The Memorial Mass was celebrated this week at Our Lady of Guadalupe Roman Catholic Church in Bensonhurst, Brooklyn.
Seven years before, 100,000 people–at what was then believed to be the most attended police funeral in history– gathered at another place which, like this church, would never find comfort in Manhattan nor in gentrified Brooklyn neighborhoods.
They came to again mourn assassinated NYPD officers Wenjian Liu and Rafael Ramos. Four semi-automatic pistol shots were fired through the window of a radio car by a man who had in Baltimore earlier that day used a woman for target practice.
The killer–with multiple previous arrests and prison time for crimes of violence–found his way to Brooklyn, murdered his prey–Police Officers Ramos and Liu–and then ran into a nearby subway station, where he shot himself.
Some reported the killer was heard to speak angrily about recent violence involving police, intimating he wanted to even the score, punish cops. That’s the same kind of thinking that says we must understand those who during anti-police protests destroyed city fire engines costing $250k, or smashed store windows, to loot, and to laugh. Or assaulted police officers. In a world where cops are seen as no longer human and where murder might be justified by a madman’s alleged rantings, no one is safe.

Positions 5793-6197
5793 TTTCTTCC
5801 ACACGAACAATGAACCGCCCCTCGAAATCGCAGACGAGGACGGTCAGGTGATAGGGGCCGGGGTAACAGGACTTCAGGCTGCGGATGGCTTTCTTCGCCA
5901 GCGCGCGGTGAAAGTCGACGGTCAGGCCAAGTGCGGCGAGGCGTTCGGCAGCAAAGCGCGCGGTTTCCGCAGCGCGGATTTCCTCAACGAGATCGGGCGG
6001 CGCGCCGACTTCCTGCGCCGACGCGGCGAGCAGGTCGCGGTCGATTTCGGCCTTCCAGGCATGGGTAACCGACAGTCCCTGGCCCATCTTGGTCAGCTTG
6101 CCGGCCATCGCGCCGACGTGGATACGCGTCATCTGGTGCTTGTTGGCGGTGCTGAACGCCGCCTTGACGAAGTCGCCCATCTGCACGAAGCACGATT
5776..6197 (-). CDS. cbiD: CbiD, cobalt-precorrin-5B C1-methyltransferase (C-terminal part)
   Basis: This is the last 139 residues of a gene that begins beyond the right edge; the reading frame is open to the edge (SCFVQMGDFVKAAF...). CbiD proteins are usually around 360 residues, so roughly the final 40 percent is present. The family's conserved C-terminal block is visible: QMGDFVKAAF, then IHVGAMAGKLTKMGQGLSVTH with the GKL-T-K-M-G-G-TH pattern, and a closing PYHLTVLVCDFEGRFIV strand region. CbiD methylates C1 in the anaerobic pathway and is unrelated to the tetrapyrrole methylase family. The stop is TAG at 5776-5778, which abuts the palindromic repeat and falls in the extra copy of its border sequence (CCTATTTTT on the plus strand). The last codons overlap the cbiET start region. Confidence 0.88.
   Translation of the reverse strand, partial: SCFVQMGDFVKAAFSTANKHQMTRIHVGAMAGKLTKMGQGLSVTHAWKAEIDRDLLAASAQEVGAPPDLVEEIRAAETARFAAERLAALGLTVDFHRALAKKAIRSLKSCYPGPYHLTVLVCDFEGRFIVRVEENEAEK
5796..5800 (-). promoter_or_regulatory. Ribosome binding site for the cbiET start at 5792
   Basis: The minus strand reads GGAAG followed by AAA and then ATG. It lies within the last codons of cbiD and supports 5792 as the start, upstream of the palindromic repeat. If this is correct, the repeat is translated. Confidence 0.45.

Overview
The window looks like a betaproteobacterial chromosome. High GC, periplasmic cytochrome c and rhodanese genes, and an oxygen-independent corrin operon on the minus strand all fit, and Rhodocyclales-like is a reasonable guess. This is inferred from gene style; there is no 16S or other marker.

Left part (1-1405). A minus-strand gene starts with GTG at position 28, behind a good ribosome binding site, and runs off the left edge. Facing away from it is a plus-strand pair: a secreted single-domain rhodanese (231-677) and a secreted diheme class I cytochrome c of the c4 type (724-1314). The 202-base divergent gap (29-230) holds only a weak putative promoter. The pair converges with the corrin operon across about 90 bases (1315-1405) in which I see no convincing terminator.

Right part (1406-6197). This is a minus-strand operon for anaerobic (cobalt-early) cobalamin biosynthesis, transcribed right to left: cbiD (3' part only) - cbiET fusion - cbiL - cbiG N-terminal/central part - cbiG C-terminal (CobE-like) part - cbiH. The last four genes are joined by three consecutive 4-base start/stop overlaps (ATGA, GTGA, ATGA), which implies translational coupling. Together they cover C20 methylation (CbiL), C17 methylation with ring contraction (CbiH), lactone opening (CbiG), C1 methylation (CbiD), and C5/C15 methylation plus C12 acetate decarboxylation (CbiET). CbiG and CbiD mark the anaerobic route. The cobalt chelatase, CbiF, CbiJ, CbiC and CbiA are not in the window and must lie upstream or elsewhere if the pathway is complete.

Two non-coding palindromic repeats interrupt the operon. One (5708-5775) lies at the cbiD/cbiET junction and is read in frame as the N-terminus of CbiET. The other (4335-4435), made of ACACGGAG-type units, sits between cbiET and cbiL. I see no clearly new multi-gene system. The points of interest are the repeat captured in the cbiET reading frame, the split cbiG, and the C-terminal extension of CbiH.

In the years following the Ramos and Liu assassinations, our lives have not improved. The pols say Covid-19 caused increased shootings and murders that are the news of our daily New York lives. Nice try: no one ever saw a virus use a gun. They will tell us it is only a matter of time until the City Council passes and Bill DeBlasio signs laws further regulating our cops will stop violence. Gun-shot survivors and those mourning homicide victims know differently.
They will tell you that DeBlasio Administration disappeared billions of bucks–supposed to have been used for mental health programs–really did start–although we know better– to rid the streets and subways of those whose conditions do not even allow them to know consciously that in our present New York, there is no hope.
There has always been conflict between police in this country and the politicians and often between police and the people they have sworn to protect and to serve. Nothing new here. What is new is that Bill DeBlasio was elected on that conflict and used it to remain in power. He preened while the poorest of us died.
Fifteen minutes from the priciest real estate in the world, sits likely the poorest in the nation. The 40th police precinct in the Bronx. Nearly 60 non-fatal shootings this year, and close to ten killed. Who speaks for the wounded and the dead? Only our police. Politicians are busy doing whatever it is they do to fight for demoralizing reforms that bring neither justice nor peace to those New Yorkers who lack both.
In that church in Brooklyn, the DeBlasio years ended with a tear for those of all ages who have died on our streets. The memorial for those murdered cops was a memorial for our city. The pain has ended, even if only a few days earlier than planned.